Now who is there to harm you if you are zealous for what is good? But even if you should suffer for righteousness’ sake, you will be blessed. Have no fear of them, nor be troubled, but in your hearts honor Christ the Lord as holy, always being prepared to make a defense to anyone who asks you for a reason for the hope that is in you; yet do it with gentleness and respect, having a good conscience, so that, when you are slandered, those who revile your good behavior in Christ may be put to shame. For it is better to suffer for doing good, if that should be God’s will, than for doing evil. For Christ also suffered once for sins, the righteous for the unrighteous, that he might bring us to God… – 1 Peter 3:13-18a ESV
Sometimes, doing the right thing can produce a wrong reaction from others. And when the right thing involves doing the will of God, it can result in all kinds of negative responses from those who oppose God. Loving your enemy will not always be received well by your enemy. Keeping your tongue from evil and your lips from deceit (verse 10) doesn’t guarantee that others will not speak poorly of you and attempt to spread false accusations against you. Suffering for the sake of righteousness is a real possibility for every believer. He even used Christ as an example of suffering for righteousness sake. He “also suffered once for sins, the righteous for the unrighteous, that he might bring us to God” (1 Peter 3:18 ESV). Now the problem with Peter’s use of Christ as an example is that it seems to provide a negative answer to his opening question: “Now who is there to harm you if you are zealous for what is good?” It would seem that, based on the death of Jesus, the answer would be, “A lot of people!” There seemed to be no shortage of people who wanted to see Jesus suffer and die for doing what was right. But Peter seems to have the words of the psalmist in mind as he writes this passage.
The Lord is on my side; I will not fear.
What can man do to me?
The Lord is on my side as my helper;
I shall look in triumph on those who hate me.– Psalm 118:6-7 ESV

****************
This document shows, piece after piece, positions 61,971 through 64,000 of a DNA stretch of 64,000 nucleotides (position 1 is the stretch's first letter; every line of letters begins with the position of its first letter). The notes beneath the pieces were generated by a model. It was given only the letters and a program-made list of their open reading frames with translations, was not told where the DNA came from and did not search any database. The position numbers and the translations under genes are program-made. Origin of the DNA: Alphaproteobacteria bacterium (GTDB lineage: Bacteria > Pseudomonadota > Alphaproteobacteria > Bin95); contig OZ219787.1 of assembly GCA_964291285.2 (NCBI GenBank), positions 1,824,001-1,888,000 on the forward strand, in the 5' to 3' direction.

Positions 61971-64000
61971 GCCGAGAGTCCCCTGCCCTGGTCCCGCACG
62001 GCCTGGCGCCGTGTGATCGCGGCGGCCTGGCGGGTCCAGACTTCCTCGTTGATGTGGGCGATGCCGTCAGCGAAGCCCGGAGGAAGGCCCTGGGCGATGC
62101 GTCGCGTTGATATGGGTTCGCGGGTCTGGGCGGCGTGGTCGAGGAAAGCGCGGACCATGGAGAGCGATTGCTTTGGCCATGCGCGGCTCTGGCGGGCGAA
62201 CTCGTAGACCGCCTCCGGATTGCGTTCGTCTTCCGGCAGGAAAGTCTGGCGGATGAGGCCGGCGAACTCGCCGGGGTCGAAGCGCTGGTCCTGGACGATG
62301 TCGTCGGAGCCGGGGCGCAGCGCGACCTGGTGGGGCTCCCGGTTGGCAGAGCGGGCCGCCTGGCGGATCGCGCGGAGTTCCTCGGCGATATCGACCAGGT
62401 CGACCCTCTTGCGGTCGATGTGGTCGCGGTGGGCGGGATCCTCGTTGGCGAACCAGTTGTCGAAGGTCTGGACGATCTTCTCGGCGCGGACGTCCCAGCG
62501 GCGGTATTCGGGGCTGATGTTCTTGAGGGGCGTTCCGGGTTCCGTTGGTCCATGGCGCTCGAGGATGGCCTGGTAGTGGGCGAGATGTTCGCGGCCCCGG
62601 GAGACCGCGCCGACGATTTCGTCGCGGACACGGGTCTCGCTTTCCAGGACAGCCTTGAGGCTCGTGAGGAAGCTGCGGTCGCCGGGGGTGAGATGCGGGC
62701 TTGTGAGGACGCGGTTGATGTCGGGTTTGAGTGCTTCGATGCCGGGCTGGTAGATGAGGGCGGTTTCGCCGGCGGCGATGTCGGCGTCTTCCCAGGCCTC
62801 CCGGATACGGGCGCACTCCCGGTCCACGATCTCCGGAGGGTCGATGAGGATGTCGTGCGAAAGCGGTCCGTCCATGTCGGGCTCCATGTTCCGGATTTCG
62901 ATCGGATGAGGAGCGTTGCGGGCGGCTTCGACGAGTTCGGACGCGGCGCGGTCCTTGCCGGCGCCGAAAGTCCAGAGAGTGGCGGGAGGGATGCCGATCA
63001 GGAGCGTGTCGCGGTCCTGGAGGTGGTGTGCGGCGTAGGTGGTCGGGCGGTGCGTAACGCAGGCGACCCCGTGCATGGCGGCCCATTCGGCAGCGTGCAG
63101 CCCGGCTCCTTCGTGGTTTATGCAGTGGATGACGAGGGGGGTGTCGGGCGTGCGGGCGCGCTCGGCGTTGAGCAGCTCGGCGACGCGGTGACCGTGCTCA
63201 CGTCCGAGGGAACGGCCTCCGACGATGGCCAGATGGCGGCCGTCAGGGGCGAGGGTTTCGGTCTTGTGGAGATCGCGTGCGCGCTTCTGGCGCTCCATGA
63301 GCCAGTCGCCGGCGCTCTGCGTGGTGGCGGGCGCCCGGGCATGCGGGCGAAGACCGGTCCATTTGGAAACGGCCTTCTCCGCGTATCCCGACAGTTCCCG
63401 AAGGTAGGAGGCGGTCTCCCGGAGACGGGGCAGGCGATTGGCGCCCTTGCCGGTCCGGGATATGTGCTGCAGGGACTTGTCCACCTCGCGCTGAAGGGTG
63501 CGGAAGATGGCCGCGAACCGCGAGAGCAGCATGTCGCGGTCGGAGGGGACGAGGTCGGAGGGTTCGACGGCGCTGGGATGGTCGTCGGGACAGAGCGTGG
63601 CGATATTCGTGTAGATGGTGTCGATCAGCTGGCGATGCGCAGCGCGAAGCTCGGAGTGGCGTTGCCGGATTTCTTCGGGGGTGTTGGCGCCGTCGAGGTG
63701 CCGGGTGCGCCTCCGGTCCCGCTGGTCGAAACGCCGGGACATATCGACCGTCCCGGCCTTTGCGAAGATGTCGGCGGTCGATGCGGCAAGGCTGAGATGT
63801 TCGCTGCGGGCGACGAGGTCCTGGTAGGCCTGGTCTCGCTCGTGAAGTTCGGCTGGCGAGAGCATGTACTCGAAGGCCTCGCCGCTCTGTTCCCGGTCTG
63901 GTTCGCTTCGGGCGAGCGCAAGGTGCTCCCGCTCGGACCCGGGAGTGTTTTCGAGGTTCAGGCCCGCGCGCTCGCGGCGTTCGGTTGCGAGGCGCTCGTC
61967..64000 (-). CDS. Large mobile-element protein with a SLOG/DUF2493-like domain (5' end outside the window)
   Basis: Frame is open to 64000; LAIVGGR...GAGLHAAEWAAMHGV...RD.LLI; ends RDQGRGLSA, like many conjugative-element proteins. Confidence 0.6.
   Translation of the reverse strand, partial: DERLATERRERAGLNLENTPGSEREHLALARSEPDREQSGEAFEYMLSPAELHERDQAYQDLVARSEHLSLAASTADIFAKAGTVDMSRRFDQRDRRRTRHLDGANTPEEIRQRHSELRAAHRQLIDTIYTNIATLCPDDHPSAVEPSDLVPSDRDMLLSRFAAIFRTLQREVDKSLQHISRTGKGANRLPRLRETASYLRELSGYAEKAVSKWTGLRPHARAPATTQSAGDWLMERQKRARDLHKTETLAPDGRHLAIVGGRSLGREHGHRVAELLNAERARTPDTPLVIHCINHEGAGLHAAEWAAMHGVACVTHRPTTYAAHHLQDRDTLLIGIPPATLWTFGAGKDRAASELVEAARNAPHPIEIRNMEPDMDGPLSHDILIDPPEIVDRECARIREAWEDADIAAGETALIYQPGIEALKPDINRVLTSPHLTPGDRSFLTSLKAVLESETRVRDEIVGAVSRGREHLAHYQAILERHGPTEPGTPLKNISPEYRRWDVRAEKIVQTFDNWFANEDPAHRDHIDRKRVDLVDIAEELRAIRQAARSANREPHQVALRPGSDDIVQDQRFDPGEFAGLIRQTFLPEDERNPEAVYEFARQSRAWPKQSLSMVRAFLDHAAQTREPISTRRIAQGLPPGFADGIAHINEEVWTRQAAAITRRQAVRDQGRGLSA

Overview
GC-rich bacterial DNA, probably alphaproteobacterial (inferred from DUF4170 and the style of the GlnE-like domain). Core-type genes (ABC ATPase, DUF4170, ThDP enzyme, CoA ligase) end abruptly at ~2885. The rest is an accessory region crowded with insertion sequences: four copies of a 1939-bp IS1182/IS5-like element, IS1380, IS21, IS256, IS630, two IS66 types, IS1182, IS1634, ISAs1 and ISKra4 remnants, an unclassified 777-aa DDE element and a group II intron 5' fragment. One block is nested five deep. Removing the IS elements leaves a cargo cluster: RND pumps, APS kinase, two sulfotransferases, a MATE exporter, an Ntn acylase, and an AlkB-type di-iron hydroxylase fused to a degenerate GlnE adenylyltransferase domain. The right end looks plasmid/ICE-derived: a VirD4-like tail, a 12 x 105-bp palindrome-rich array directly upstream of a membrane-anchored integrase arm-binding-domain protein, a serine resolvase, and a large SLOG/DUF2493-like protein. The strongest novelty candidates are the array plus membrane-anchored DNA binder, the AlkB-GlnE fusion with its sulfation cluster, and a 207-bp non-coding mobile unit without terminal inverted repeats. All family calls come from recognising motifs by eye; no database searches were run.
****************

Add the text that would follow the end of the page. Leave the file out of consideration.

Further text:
The words of Jesus, spoken to the disciples as He was sending them out of their first ministry assignment without Him, were probably still echoing in Peter’s ear. He had warned them of coming persecution.
Behold, I am sending you out as sheep in the midst of wolves, so be wise as serpents and innocent as doves. Beware of men, for they will deliver you over to courts and flog you in their synagogues, and you will be dragged before governors and kings for my sake, to bear witness before them and the Gentiles. – Matthew 10:16-18 ESV
Jesus had gone on to tell them, “and you will be hated by all for my name’s sake” (Matthew 10:22 ESV). But He had also said, “So have no fear of them … And do not fear those who kill the body but cannot kill the soul. Rather fear him who can destroy both soul and body in hell” (Matthew 10:26, 28 ESV). The bottom line for Peter was to honor Christ rather than to fear man. “Have no fear of them, nor be troubled, but in your hearts honor Christ the Lord as holy” (1 Peter 3:14-15 ESV). Again, Peter seems to have the words of Jesus in mind. “What I tell you in the dark, say in the light, and what you hear whispered, proclaim on the housetops” (Matthew 10:27 ESV). As believers, we must be ready, willing and able to speak the truth concerning Christ to any and all we meet. But we must do more than proclaim the good news about Jesus, we must live it out in our everyday lives. Our behavior must reflect the reality of what we say we believe about Jesus and His redemptive, life-transforming work in our lives. That’s why Peter honoring Christ as “always being prepared to make a defense to anyone who asks you for a reason for the hope that is in you” (1 Peter 3:15 ESV). The truth of the gospel is best defended by both words and deeds. Redemption proclaimed is best proved by righteousness lived out. The good news must be accompanied by good behavior. And when others “revile your good behavior in Christ,” Peter says they “may be put to shame” (1 Peter 3:16 ESV).
As believers, we ultimately answer to God. Peter, quoting from Psalm 34, said, “the face of the Lord is against those who do evil” (1 Peter 3:12 ESV). That includes Christians. God is a righteous, holy god. He cannot tolerate sin. So we must be zealous to do good, to live righteously, even if it leads to suffering. A guilt-free conscience before God is better than a life free from suffering because you allowed your fear of man to overshadow your fear of and love for God. Suffering is inevitable and unavoidable in this life. We will either suffer for doing wrong or for doing what is good and right in God’s eyes. Jesus Himself reminds us, “and you will be hated by all for my name’s sake. But the one who endures to the end will be saved” (Matthew 10:22 ESV). We may suffer for doing what is right, and we have been promised salvation as a reward. Paul would have us focus on the end result of our faithfulness. While doing what is right may result in suffering here, it will ultimately produce glory in the hereafter. “For this light momentary affliction is preparing for us an eternal weight of glory beyond all comparison” (2 Corinthians 4:17 ESV). Doing good may turn out bad for you in this life, but you will be far from disappointed in the long-term results of a life lived in obedience to God.